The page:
By Robert Samuels,
HORGOS, Serbia — “Go that way,” the Serbian police officer told them. Rumor had it that a hole in a fence might lead migrants to an open border in Hungary, so a pastor and his friend brought five Syrians to test it out.
“Isn’t this kind of sketchy?” the pastor, Jeremy Bair, 33, said as the pavement turned into a patch of soft mud and crunchy grass.
“We are the first group to do?” said Odai Tele, 28, who came from Damascus. “That’s good. We will show the way.”
The border closed early Tuesday and when the sun rose, hundreds of migrants were in a netherworld where two countries meet. With no one providing instructions on what to do next, they were left to rely on ingenuity and faith to get to the other side.
Navigating the treacherous Aegean Sea in a tiny boat was supposed to have been the most perilous part of the journey, but the Hungarian barricade provided an unexpected, practically insurmountable test.
Those left behind lamented how they missed an easy route to Western Europe by minutes. Streams of migrants coming along the train tracks used to come in one direction, but now families were meeting in the middle, and turning around, once they found the way forward barred. They questioned themselves with a new set of “what-ifs,” and they tried to find a way to handle the turn of events.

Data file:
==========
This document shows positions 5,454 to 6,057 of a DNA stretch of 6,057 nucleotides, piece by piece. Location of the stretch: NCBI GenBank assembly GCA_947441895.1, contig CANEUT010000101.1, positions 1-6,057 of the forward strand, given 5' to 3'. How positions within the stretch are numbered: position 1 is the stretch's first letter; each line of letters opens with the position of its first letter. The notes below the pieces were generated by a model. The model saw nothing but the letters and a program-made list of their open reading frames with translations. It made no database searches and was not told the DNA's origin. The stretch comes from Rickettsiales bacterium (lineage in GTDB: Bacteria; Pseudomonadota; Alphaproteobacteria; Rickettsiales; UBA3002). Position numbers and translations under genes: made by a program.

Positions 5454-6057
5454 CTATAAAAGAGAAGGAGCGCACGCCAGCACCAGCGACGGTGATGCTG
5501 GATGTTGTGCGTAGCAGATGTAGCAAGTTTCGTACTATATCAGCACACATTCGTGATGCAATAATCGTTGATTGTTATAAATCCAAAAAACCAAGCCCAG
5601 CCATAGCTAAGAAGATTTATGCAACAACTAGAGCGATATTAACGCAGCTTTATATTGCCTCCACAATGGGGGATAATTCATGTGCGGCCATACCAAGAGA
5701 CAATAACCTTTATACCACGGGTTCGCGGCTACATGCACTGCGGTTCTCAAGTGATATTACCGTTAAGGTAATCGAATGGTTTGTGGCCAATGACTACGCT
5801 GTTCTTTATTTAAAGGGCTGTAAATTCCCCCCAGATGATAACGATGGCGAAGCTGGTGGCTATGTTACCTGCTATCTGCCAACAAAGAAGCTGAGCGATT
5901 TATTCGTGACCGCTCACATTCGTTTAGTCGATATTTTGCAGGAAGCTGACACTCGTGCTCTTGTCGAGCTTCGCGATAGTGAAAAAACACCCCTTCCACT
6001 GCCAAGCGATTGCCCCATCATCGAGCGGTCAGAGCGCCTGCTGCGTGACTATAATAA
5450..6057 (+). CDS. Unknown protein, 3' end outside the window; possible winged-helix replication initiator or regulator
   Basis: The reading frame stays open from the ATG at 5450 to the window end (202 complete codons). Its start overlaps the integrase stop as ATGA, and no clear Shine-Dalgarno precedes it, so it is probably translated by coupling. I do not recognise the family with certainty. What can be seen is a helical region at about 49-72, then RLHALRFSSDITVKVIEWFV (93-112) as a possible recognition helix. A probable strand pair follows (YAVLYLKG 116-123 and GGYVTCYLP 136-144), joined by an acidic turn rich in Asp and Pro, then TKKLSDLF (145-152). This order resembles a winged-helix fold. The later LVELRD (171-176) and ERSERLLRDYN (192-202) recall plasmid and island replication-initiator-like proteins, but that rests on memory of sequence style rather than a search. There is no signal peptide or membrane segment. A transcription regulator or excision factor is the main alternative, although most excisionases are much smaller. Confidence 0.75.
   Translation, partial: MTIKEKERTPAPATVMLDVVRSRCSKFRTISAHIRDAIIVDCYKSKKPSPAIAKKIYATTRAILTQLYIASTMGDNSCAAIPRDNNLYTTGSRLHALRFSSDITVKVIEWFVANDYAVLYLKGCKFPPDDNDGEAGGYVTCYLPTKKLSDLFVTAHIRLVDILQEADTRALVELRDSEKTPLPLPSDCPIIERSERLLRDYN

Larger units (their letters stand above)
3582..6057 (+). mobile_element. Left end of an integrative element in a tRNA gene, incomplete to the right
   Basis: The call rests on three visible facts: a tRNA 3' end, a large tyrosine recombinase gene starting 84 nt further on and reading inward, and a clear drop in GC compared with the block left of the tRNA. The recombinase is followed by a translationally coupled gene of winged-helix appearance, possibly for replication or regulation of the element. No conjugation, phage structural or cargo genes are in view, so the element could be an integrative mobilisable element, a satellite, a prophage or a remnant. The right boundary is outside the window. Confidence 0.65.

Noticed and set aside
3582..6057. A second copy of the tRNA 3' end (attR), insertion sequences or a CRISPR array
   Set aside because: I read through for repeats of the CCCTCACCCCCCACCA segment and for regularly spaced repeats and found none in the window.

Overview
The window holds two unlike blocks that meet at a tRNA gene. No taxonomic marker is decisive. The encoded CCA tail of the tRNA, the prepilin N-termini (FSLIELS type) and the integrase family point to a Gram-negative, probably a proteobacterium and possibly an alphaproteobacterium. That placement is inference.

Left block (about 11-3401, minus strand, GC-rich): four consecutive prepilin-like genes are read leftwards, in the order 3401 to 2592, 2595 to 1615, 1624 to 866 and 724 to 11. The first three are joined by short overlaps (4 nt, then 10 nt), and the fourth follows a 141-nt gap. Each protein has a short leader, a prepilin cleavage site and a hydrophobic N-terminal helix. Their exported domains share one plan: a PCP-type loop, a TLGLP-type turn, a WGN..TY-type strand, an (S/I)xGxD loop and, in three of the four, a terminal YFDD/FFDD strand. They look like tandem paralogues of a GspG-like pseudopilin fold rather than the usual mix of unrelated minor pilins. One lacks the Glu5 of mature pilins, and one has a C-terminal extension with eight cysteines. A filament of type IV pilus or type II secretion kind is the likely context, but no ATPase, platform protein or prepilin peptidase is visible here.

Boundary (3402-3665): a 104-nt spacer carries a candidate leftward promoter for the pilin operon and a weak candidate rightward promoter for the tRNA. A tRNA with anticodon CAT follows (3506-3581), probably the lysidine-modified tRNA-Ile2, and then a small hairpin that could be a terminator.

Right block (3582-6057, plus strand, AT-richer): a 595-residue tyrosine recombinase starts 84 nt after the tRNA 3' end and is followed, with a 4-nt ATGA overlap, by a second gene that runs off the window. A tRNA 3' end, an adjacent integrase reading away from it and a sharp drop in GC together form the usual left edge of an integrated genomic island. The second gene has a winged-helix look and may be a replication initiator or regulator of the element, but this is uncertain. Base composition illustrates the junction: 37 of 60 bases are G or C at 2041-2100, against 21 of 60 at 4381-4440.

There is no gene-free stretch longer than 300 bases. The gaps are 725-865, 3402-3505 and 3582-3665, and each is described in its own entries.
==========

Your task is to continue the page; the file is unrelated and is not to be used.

“Cope,” Tele said. “We carry on.”
In the morning, some women who still had extra clothes folded them into piles. Children played with squeaky toys. Others tried coming up with any way possible to get Hungary to reopen its gate, or to sneak through. When someone suggested going through Croatia, a volunteer insisted, “No.” Land mines.
Tele walked. He went with the pastor, a Hungarian Roma activist and five other migrant men. He was a little scared because he had no idea where this would lead, unlike seemingly more treacherous paths before. Still, in minutes the grass became soft and muddy and he could see the “Welcome to Hungary” sign up a small hill.
But the police were locking in a barricade right behind it.
Others were already there. Migrants sat in the blazing sun and were asked to wait for an …Read More
Caught in no man's land between Serbia and Hungary – Washington Post
By Robert Samuels,